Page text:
Conclusion: Our results suggest that CBD may protect against sepsis-induced inflammation and subsequent arrhythmias through (i) inhibition of the release of inflammatory cytokines, antioxidant and anti-apoptotic effects and/or (ii) direct effect on Nav1.5.”

Natural cannabinoids suppress the cytokine storm in sepsis-like in vitro model

 John Libbey Eurotext“Natural cannabinoids may have beneficial effects on various tissues and functions including a positive influence on the immune system and the inflammatory process.

The purpose of this study was to investigate the effects of natural cannabinoids on the production of pro-inflammatory cytokines by lipopolysaccharide (LPS)-stimulated whole human blood cells.

Levels of the pro-inflammatory cytokines interleukin-1β (IL-1β), interleukin-6 (IL-6), and tumor necrosis factor-α (TNF-α) were measured before and after exposure of LPS-stimulated whole blood to different concentrations of Cannabidiol (CBD) or a combination of CBD and Tetrahydrocannabinol (THC) extract.

LPS stimulated the production of the pro-inflammatory cytokines. Exposure to both CBD and CBD/THC extracts significantly suppressed cytokine production in a dose-dependent manner. Exposure to cannabinoid concentrations of 50 μg/ml or 100 μg/ml resulted in a near-complete inhibition of cytokine production.

This study demonstrates that natural cannabinoids significantly suppress pro-inflammatory cytokine production in LPS-stimulated whole blood in a dose-dependent manner. The use of human whole blood, rather than isolated specific cells or tissues, may closely mimic an in vivo sepsis environment.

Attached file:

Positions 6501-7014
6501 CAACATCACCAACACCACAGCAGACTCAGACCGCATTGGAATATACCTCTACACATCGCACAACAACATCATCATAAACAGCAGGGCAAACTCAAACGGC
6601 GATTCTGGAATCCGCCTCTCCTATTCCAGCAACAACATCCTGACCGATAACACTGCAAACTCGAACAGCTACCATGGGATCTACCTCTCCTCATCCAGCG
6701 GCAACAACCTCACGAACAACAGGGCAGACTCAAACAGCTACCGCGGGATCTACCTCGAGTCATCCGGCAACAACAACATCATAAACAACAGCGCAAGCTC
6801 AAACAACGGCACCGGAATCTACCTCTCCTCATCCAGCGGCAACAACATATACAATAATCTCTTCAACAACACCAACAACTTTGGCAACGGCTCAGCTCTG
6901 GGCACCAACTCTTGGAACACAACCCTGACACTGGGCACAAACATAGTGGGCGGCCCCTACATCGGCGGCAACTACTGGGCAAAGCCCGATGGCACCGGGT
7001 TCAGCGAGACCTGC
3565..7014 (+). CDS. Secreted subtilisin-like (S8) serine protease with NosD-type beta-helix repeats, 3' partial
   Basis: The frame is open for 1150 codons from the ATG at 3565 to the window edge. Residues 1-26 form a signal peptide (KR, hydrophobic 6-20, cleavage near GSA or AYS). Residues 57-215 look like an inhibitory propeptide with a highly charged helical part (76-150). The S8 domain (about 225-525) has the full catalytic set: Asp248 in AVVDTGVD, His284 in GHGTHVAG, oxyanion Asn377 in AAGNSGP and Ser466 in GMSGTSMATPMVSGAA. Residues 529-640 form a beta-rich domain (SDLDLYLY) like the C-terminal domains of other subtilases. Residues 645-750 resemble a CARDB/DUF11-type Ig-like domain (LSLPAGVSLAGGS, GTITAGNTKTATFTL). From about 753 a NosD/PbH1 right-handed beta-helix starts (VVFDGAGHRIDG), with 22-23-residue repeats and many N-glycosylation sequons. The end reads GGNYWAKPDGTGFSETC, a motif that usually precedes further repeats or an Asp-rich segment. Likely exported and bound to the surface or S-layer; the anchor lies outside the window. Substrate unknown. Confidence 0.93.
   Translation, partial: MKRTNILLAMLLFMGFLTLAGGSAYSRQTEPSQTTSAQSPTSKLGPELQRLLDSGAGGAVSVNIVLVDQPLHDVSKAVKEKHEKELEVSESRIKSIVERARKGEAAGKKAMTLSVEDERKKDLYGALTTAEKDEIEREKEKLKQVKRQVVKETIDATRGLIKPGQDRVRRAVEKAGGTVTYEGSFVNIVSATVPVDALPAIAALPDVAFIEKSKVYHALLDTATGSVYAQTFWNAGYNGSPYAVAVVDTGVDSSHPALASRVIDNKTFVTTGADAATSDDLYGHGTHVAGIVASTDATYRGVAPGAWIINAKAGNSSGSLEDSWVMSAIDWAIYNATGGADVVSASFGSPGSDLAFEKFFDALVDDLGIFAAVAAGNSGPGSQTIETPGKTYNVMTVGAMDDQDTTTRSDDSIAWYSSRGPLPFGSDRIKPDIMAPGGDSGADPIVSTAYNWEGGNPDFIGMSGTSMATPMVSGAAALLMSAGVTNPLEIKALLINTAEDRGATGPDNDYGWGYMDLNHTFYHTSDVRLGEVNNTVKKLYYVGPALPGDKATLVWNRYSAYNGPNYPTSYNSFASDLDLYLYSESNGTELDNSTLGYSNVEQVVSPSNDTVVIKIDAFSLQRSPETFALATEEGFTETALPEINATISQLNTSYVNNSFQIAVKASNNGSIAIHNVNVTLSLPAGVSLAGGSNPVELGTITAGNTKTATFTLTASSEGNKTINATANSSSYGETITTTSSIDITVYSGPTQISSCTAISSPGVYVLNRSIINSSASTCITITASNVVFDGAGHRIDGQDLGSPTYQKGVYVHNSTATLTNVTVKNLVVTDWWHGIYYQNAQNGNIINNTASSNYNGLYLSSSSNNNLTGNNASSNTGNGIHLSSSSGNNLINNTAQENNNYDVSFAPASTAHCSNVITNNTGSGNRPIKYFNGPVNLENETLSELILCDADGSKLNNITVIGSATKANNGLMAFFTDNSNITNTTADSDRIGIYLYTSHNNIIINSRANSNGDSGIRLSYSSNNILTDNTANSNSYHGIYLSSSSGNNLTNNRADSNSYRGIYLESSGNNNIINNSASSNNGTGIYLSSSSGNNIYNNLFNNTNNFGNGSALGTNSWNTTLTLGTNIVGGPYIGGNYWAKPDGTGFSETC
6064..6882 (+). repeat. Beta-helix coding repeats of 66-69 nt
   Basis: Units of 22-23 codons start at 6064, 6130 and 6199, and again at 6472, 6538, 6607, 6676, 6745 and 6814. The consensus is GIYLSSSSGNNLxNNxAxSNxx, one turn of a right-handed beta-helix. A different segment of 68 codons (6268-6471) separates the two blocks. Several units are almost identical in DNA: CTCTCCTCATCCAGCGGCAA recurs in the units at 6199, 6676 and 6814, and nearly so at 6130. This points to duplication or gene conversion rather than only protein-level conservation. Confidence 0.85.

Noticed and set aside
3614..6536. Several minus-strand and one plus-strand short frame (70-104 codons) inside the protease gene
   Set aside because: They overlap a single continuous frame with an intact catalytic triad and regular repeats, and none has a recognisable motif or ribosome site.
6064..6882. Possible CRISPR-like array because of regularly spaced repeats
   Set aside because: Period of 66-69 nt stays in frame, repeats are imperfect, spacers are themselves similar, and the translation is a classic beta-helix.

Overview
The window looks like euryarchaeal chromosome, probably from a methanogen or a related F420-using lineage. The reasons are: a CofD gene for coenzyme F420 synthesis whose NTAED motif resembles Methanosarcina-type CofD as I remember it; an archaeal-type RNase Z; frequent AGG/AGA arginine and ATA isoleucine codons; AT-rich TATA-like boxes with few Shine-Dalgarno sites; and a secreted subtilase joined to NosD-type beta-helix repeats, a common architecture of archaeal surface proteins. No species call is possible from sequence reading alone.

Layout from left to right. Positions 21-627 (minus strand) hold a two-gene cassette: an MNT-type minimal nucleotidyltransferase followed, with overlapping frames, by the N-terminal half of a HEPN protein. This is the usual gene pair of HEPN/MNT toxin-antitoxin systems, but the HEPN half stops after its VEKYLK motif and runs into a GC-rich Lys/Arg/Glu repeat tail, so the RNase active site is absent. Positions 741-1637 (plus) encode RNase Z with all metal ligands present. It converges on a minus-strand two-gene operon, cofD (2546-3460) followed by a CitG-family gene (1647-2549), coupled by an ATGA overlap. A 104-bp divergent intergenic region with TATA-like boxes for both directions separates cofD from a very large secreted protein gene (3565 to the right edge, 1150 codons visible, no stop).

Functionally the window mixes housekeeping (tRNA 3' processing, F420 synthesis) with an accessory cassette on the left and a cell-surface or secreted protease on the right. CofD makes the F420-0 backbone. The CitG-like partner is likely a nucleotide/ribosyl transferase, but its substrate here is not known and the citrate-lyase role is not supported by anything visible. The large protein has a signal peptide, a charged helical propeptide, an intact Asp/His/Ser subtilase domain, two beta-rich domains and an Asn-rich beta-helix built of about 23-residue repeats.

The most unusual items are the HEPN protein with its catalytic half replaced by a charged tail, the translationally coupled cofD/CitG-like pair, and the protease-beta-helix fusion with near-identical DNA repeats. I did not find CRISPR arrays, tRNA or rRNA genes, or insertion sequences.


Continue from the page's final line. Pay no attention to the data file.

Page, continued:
These findings highlight the role that natural cannabinoids may play in suppressing inflammation and call for additional studies of their use as possible novel therapeutic agents for acute and chronic inflammation.”

Cannabinoid receptor 2 activation alleviates septic lung injury by promoting autophagy via inhibition of inflammatory mediator release.

Cellular Signalling“Septic lung injury is one of main causes of high mortality in severe patients. Inhibition of excessive inflammatory response is considered as an effective strategy for septic lung injury.

Previous studies have shown that cannabinoid receptor 2 (CB2), a G protein-coupled receptor, play an important role in immunosuppression.

Whether CB2 can be used as a therapeutic target for septic lung injury is unclear. The aim of this study is to explore the role of CB2 in sepsis and its potential mechanism.

These results suggest that CB2 serves as a protective target for septic lung injury by decreasing inflammatory factors, which is associated with the enhancement of autophagy.”

“Activation of cannabinoid receptor 2 can alleviate sepsis-induced lung injury.”

Cannabis Sativa Revisited-Crosstalk between microRNA Expression, Inflammation, Oxidative Stress, and Endocannabinoid Response System in Critically Ill Patients with Sepsis.

cells-logo“Critically ill patients with sepsis require a multidisciplinary approach, as this situation implies multiorgan distress, with most of the bodily biochemical and cellular systems being affected by the condition. Moreover, sepsis is characterized by a multitude of biochemical interactions and by dynamic changes of the immune system. At the moment, there is a gap in our understanding of the cellular, genetic, and molecular mechanisms involved in sepsis.

One of the systems intensely studied in recent years is the endocannabinoid signaling pathway, as light was shed over a series of important interactions of cannabinoid receptors with biochemical pathways, specifically for sepsis. Furthermore, a series of important implications on inflammation and the immune system that are induced by the activity of cannabinoid receptors stimulated by the delta-9-tetrahydrocannabinol (Δ9-THC) and cannabidiol (CBD) have been noticed.

One of the most important is their ability to reduce the biosynthesis of pro-inflammatory mediators and the modulation of immune mechanisms. Different studies have reported that cannabinoids can reduce oxidative stress at mitochondrial and cellular levels.